Optimism as the Smoke Clears, Deal and No Deal: Jim Cramer's Best Blogs

NEW YORK (TheStreet) -- Jim Cramer fills his blog on RealMoney every day with his up-to-the-minute reactions to what's happening in the market and his legendary ahead-of-the-crowd ideas. This week he blogged on:

  • why stocks can sink, whether there's a deal or no deal, and
  • how to profit from renewed optimism in the markets.

Click here for information on RealMoney, where you can see all the blogs, including Jim Cramer's -- and reader comments -- in real time.


Deal and No Deal

Posted at 12:18 p.m. EST on Thursday, Feb. 13, 2014

Why not buy Comcast (CMCSA) and PepsiCo (PEP)? One's going down because of a deal and the other one's going down because there is no deal and that's a little ridiculous. And why not sell Cisco (CSCO), which is only trading at its current levels because it has some yield. It is hardly a value stock. (See Herb Greenberg for more on Cisco.)

[Read: Viber Deal Shines Light on Hot Messaging Space]

I work for Comcast, so take what I say with a grain of salt, but if the company can get Time Warner (TWC), it can turn around that ne'er-do-well cable outfit in a year and get it to grow instead of shrink. The deal is being paid with stock, so there are no leverage issues. I am confident that the deal will pass muster because there is no overlap and because I don't think the "market power" argument over the broadcast and cable networks will hold water in Washington.

In the meantime, Comcast is a cash flow machine that hasn't been down in ages. It's a buy.

I am shocked that anyone actually believed that PepsiCo was going to split itself up. That has never been in the cards and the 7% growth the company gave you, plus the increased buyback and dividends, makes this stock a terrific opportunity.

The business is strong and the snacks end of the equation makes the tough slogging in domestic carbonated beverages go down pretty easily. It's a buy.

[View: Campbell Soup Sees 71% Jump in Profit on Increased Snack Sales]

Now, with Cisco, I am always amazed by the sycophants in the analyst community and how they stick by this once great company. Its numbers are lousy, it is losing share to Alcatel Lucent (ALU) and Juniper (JNPR) and it has horrendous leadership. How often can we take disappointment like this? I think the answer is that as long as John Chambers remains CEO, we are going to see these numbers.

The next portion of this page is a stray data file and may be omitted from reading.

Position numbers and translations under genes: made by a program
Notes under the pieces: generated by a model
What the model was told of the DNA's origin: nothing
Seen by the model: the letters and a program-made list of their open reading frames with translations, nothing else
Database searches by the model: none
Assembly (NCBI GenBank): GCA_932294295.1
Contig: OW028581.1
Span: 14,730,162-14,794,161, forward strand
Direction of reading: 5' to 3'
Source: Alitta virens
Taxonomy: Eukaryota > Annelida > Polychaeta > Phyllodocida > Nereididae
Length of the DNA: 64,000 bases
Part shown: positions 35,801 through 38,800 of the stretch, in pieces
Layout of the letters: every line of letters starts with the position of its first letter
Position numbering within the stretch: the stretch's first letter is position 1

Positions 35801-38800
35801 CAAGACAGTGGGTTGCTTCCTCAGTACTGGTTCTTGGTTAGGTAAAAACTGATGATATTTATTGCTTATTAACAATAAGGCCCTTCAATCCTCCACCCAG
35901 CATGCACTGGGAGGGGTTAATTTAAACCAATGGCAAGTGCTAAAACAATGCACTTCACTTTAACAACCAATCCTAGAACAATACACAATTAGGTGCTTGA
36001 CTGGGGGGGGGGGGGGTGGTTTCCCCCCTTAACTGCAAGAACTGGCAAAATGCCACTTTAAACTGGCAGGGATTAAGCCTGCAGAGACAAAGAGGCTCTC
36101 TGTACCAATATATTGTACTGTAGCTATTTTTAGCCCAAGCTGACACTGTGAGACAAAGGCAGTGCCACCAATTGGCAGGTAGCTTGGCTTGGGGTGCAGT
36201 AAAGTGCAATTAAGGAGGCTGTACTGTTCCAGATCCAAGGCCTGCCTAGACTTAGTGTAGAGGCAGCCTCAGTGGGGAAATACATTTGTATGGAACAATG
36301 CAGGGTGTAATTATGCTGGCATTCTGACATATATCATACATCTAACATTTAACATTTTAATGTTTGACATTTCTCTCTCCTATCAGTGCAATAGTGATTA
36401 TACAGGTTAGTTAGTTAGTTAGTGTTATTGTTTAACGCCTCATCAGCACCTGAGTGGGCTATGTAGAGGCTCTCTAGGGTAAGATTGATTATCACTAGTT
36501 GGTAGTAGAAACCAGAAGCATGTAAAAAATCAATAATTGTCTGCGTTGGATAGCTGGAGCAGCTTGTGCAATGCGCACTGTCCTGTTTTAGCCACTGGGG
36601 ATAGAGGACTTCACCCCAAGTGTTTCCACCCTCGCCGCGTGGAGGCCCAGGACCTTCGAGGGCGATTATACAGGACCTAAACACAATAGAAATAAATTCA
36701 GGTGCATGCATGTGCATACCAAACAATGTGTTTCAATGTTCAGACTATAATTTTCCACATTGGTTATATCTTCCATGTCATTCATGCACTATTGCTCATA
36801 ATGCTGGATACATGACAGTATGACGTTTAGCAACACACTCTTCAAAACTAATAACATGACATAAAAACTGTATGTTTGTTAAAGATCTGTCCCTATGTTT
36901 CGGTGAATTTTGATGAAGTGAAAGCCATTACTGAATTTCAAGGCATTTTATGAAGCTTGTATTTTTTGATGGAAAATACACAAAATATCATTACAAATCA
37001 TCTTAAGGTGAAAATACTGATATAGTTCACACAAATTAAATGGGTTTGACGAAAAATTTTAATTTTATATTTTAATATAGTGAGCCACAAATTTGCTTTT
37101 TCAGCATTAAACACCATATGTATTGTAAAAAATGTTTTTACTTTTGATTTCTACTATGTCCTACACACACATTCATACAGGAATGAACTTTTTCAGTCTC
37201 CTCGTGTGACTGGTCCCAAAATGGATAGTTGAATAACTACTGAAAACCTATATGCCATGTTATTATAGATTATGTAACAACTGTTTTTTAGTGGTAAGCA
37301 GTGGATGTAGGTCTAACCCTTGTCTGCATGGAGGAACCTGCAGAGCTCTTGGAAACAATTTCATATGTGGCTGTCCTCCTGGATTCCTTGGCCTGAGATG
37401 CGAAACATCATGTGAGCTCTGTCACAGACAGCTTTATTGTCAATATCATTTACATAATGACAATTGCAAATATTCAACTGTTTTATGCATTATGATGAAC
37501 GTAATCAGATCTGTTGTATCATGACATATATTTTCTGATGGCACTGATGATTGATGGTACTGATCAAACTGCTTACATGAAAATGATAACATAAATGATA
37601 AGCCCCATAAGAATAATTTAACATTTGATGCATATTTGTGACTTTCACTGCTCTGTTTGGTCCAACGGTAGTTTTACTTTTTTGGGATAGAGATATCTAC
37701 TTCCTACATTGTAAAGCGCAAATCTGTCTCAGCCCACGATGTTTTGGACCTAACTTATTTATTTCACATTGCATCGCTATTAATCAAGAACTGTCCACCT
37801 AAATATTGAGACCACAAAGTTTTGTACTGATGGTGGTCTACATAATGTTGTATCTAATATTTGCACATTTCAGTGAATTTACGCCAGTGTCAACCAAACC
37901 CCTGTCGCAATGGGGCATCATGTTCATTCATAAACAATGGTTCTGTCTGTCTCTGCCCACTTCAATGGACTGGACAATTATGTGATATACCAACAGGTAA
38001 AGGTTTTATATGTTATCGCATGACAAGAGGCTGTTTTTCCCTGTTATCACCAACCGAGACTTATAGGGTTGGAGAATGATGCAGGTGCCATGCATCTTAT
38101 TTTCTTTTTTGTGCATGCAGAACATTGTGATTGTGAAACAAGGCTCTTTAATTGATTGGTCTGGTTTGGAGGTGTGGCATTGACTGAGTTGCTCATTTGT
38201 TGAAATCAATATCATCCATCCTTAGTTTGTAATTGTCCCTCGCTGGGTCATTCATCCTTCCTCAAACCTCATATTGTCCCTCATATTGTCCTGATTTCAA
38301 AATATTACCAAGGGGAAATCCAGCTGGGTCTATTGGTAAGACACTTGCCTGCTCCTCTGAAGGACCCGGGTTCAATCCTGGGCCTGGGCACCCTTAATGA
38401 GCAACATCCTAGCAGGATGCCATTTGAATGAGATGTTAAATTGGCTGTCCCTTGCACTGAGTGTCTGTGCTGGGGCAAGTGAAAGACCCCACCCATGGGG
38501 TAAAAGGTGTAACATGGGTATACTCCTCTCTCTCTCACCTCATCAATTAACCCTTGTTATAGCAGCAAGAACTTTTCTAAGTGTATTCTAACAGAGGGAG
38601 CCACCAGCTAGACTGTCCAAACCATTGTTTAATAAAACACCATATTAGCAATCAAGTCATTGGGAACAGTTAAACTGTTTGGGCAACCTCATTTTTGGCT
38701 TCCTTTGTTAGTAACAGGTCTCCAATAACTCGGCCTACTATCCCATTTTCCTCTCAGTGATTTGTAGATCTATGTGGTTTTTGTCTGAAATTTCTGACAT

Random musings: We think trucks are on the way back and are happy with our Cummins (CMI) position. Disney (DIS) and CBS (CBS) are doing fabulously and the latter is still not overextended. Facebook (FB) and Google (GOOG) are posting very good numbers and the stocks can go higher; the latter one is the largest position in our Action Alerts PLUS charitable trust.


Optimism as the Smoke Clears

Posted at 3:25 p.m. EST on Tuesday, Feb. 11, 2014

It's good to see some stocks come back that really didn't disappoint, but were simply conservative in guidance. Two that I follow, 3M (MMM) and Boeing (BA), were scalded when they offered tempered views of things and people believed that the worst was about to happen.

[Read: Here's Why Investors Are Piling Back Into Silver]

At a time when you can hear that China's slowing, that our employment gains are minimal, that Latin America and India seem on edge and that the emerging markets are teetering, do you feel like coming out and saying that things looks great for your big industrial company that needs exports to most of these countries to make the numbers? Who would be so insane as to say that?

United Technologies (UTX) hinted as such, but only after it had already guided down. Alcoa (AA) talked about this, but said things could go right or wrong. Honeywell (HON) had a story pretty much without caveats, but it has some really good secular trends going for it.

But 3M and Boeing are squarely in the sights of the markets that are most on edge, so what's the point of raving about them?

[Read: 3 Reasons Bears Never Prosper]

Believe me, this is not an uncommon problem. For example, shouldn't Apple (AAPL) have warned people on the previous conference call to this one about all of the pitfalls ahead? Would that have eliminated the debacle, even as the debacle allowed the company to truly buy stock at the right price?

Now, the amazing thing, of course, is the view that the world's situation has changed for the better since the forecasts. Obviously it hasn't. But Boeing has since talked about some very big contract wins and 3M was good to begin with and there really wasn't anything other than an ephemeral warning.

[Read: Gen Y: A Lost Generation of Investors]

Now the smoke is clearing and people are circling back to what's really been trashed. Candidly, I didn't believe the optimism could transpire so quickly. But the three-fold combination of a steady, hang-in-there Janet Yellen, a later date for Obamacare and the apparent possibility of a debt agreement are bringing a happy-days-are-here-again perspective that is infecting all!

At the time of publication, Action Alerts PLUS, which Cramer co-manages as a charitable trust, was long AAPL, CMI, GOOG and HON.

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